Taiwan is to test its cyberdefense capabilities in the first-ever Cyber Offensive and Defensive Exercises to be held with the US in November, Vice Premier Chen Chi-mai (陳其邁) said yesterday.
Chen, who is also head of the Cabinet department for information security, said that in the wake of increasing cyberattacks targeting the government, the department has been holding regular cybersecurity drills to test the readiness and responsive capabilities of related authorities.
As part of ongoing efforts to respond to such threats, Chen said Taiwan and the US are to hold the five-day Cyber Offensive and Defensive Exercises in early November.
Photo: Ko Yu-hao, Taipei Times
The drill was first announced by American Institute in Taiwan (AIT) Director Brent Christensen during a cybersecurity forum in Taipei on Tuesday.
According to Chen, the exercises will be similar to the Cyber Storm exercises, which are the US Department of Homeland Security’s exercises to strengthen cyberpreparedness in the public and private sectors, held every two years.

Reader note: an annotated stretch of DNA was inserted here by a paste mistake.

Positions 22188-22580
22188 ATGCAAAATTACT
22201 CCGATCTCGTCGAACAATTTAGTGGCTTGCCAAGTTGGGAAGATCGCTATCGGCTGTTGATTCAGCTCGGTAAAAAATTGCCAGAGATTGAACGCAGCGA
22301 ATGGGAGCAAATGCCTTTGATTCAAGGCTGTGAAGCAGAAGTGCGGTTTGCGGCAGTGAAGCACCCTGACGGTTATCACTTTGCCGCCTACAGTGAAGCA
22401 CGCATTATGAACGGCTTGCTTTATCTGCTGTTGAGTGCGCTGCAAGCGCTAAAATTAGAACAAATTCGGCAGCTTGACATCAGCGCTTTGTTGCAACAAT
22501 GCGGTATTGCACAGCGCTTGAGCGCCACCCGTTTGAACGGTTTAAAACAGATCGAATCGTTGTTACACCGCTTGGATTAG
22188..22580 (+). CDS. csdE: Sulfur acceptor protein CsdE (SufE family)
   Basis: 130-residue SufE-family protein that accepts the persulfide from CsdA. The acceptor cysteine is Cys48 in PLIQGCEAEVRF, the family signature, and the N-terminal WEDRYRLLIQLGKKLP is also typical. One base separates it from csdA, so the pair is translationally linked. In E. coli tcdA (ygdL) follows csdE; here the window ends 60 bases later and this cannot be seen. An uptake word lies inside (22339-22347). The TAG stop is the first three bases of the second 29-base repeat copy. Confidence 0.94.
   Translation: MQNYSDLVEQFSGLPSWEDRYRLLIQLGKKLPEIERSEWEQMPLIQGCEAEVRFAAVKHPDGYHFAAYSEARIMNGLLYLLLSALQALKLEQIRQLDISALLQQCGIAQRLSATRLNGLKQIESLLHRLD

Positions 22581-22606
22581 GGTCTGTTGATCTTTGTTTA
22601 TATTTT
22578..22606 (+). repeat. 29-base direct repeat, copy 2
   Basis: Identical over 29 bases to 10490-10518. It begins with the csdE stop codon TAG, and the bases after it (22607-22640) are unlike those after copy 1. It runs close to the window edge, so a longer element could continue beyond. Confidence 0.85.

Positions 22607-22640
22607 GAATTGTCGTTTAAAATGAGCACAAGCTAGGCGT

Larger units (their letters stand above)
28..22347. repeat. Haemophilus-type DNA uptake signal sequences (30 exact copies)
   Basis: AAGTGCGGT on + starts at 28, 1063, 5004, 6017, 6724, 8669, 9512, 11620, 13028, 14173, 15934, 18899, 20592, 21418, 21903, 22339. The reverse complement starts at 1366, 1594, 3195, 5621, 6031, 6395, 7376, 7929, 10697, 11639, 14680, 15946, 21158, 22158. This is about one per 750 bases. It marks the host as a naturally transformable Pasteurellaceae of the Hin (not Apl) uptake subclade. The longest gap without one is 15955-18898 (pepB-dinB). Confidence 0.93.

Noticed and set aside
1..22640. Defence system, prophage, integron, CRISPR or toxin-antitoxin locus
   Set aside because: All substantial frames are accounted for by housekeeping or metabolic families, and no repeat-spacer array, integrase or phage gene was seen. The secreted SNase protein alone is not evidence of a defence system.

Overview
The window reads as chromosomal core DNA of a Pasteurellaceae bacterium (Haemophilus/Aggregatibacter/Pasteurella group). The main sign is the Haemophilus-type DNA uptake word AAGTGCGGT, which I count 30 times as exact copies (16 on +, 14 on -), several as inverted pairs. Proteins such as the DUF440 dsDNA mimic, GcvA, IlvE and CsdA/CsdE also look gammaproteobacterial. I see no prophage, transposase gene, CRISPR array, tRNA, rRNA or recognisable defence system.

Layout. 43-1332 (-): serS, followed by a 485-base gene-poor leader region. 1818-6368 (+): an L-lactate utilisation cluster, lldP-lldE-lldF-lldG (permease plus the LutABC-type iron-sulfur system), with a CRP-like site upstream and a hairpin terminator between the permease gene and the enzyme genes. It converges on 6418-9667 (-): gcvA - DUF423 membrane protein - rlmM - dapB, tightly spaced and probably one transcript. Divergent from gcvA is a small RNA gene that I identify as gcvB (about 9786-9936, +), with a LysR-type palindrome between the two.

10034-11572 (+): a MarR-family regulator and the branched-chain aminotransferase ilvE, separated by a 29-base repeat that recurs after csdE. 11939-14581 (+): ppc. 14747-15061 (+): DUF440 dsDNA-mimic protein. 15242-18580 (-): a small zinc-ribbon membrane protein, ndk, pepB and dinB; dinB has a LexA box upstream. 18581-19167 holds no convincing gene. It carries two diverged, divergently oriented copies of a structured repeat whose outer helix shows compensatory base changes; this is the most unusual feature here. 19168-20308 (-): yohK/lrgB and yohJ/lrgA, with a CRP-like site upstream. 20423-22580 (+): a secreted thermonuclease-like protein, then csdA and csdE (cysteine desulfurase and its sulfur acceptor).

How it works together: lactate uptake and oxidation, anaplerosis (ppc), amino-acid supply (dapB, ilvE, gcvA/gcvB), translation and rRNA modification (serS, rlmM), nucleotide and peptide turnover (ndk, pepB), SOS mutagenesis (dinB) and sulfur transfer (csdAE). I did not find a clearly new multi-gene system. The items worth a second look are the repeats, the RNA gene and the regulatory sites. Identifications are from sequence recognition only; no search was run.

First launched in 2006, the exercises were last held in the spring of last year.
Chen said the upcoming exercises in Taiwan would be divided into two parts, with the first testing the response of government staff and officials to phishing e-mails or text messages, which are the most common form of cyberattack.
The second part of the drill would examine responses in the public and private sectors to cyberattacks launched from foreign countries or locally, he said.
The Cyber Offensive and Defensive Exercises are scheduled to bring together teams from 15 nations to address simulated cyberthreats from North Korea, targeting social engineering, critical infrastructure and financial institutions, Chen said.
He would not name the 15 countries, saying only that the teams would be Asian, European and American.
The teams are to be designated blue (defense) and red (attack), with Taiwan’s security team as the blue team and the 15 other countries as the red team.
The simulated attacks will attempt to hack official Taiwanese government Web sites to test the capability of local cybersecurity teams to protect them and respond to the potential effects of such attacks, Chen said.
Taiwan is hoping that the debut cybersecurity drill will not only prepare the government for attacks, but also help Taiwan and other nations form a joint cybersecurity network, he added.
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